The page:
Movie Review Database – Not Yet

After getting the discussion board set up (so far no one has signed up or posted anything; not surprising given the small amount of traffic to that website) using php and MySQL, I thought it might be time to convert my movie reviews over to a MySQL database with pages served like this blog and the discussion area.

It’s a big undertaking. For one thing, you have to learn MySQL and php, which I didn’t have to do to set up the discussion board (everything was done through wizards and installers). I searched for something similar that I could just use, but didn’t find anything. I did find a book whose examples involve a movie database and thought about buying. I found a decent online tutorial and started thinking about how I would set things up.

Currently all of my movie reviews are just static html pages. I put them in folders by the year the movie was released. I have an archive showing all of the movies by year and then title. I also have a frame-based navigation system with a drop-down list showing the year and then a second drop-down list showing that year’s movies. Lastly, at the end of each year I will rank all of the movies I saw for that year. This means that when I write a new movie review I have to update the drop-down list for that year, the archive, and (if it isn’t the current year) the end of year review. Including the movie review itself, that is four files that need to be updated each time I want to post a review.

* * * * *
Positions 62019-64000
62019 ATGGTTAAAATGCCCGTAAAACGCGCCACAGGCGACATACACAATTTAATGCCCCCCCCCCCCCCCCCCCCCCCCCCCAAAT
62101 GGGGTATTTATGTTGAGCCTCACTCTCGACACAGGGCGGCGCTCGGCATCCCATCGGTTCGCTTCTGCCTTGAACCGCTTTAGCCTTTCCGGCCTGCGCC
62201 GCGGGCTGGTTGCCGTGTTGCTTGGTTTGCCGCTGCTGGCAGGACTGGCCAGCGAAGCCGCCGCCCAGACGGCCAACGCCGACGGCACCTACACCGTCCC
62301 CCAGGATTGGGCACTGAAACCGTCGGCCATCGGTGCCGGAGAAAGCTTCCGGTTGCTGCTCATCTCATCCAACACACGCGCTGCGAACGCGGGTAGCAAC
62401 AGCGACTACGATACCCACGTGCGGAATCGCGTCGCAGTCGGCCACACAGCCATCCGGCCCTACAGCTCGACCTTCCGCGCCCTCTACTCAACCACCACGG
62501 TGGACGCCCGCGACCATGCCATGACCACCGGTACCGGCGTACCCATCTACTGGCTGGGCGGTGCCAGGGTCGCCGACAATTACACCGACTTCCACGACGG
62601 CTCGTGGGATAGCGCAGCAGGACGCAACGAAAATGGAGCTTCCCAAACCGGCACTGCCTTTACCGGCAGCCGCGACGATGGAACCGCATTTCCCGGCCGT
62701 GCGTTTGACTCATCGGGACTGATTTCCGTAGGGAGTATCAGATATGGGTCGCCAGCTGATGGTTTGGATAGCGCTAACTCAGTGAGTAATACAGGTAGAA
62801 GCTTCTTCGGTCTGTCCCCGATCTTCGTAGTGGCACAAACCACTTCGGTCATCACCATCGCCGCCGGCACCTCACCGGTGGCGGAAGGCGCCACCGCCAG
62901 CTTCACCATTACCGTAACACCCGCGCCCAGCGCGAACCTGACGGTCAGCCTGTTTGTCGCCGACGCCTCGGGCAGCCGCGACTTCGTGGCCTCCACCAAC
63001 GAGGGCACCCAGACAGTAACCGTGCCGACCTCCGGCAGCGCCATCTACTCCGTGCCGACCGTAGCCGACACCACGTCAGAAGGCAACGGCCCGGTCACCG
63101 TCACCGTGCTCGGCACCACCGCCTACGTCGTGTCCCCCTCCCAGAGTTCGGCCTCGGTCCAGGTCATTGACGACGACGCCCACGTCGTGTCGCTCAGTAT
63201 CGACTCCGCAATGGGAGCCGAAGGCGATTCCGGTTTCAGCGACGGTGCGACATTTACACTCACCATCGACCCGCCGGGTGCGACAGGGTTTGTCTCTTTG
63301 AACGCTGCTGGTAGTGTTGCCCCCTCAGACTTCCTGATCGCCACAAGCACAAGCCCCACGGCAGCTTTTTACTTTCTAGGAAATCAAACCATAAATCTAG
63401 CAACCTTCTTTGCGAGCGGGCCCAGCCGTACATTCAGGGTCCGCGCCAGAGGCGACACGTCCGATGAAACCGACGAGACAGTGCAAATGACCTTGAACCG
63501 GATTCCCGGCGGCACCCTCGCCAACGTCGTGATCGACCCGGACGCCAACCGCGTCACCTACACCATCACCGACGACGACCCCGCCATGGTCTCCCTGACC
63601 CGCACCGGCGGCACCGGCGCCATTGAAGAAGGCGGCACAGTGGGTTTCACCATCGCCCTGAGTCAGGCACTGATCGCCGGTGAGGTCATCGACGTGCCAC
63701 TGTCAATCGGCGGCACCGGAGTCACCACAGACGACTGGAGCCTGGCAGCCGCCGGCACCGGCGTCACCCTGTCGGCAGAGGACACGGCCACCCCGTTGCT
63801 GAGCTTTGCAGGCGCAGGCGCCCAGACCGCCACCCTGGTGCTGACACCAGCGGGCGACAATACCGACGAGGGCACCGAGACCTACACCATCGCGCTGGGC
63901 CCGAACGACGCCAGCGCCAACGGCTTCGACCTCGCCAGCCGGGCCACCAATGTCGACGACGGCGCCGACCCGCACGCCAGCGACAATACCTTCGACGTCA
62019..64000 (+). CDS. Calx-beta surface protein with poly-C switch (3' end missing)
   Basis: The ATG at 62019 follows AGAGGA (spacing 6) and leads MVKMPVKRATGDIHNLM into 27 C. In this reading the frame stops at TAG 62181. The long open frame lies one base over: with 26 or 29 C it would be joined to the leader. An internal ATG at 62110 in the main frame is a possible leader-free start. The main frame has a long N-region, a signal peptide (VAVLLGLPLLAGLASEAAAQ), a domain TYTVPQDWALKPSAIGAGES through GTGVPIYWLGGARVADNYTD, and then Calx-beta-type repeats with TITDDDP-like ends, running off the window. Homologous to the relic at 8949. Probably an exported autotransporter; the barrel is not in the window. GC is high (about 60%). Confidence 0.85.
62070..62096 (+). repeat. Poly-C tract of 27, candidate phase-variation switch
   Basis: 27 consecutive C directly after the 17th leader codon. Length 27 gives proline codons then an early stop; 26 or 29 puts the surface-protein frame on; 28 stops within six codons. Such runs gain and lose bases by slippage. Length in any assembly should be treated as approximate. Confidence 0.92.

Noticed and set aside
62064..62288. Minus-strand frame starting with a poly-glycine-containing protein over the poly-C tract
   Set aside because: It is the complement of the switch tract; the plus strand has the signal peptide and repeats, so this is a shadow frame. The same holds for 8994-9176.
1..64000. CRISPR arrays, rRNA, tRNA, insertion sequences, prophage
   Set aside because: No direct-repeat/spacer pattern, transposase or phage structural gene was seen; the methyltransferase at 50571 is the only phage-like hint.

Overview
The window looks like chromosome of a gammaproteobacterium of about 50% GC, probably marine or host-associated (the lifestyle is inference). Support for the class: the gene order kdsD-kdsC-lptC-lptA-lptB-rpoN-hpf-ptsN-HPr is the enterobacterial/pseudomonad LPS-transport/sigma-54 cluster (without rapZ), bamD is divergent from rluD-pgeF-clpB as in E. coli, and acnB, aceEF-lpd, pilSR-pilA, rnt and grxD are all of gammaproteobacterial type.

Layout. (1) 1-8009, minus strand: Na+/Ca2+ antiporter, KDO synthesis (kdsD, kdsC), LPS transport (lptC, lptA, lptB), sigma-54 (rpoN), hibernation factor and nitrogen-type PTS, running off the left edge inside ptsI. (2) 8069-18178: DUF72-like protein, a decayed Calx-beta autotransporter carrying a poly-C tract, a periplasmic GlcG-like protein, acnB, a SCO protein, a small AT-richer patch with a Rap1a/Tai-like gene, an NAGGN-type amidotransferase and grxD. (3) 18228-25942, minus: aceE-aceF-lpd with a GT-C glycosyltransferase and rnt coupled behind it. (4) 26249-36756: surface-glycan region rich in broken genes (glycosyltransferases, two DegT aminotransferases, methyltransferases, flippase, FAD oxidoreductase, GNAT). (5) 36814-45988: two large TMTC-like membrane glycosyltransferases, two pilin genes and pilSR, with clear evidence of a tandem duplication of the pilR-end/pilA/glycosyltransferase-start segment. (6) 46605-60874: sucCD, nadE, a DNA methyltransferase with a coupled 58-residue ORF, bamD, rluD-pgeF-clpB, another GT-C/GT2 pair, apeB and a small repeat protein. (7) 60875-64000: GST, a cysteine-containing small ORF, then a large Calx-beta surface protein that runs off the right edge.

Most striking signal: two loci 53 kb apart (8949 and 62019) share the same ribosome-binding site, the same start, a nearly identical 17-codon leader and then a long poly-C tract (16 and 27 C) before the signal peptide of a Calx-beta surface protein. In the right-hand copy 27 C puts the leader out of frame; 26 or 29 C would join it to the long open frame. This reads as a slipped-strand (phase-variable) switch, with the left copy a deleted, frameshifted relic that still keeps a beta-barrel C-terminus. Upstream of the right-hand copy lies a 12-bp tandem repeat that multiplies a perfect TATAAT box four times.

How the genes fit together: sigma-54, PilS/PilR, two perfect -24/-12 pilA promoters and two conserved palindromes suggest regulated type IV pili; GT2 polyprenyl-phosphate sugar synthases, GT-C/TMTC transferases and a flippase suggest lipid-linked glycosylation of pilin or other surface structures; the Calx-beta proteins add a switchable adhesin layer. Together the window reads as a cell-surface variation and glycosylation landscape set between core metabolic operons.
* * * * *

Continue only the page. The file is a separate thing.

Also, the archive by year is okay, but what if you don’t know what year a movie came out? Then you pretty much have to do a search on that page since I’m up to 270 movies over a period of ten years. So it would be nice to have a list of all movies alphabetically. And it might be nice to have another list by the grades I assigned, so someone could see my favorites right off the bat. Another thing is that my year-end review pages don’t link to the movies.

Some of this stuff lends itself to databases very well. A list by movie title is a cinch, or even by the grade or year. Some things don’t: For my year-end reviews I sort out which of the many B+ movies are better than other B+ movies. Plus, sometimes when I’m looking back I might put a B+ above an A-. In HTML this is very easy, because I’m using an ordered list. So the HTML is actually generating the ranking numbers 1, 2, 3, 4, etc. I just put the movies in the order I want and it deals with the rank. That makes it really easy to add a movie or change the placement of the movie. So that would be very hard to work out with a database.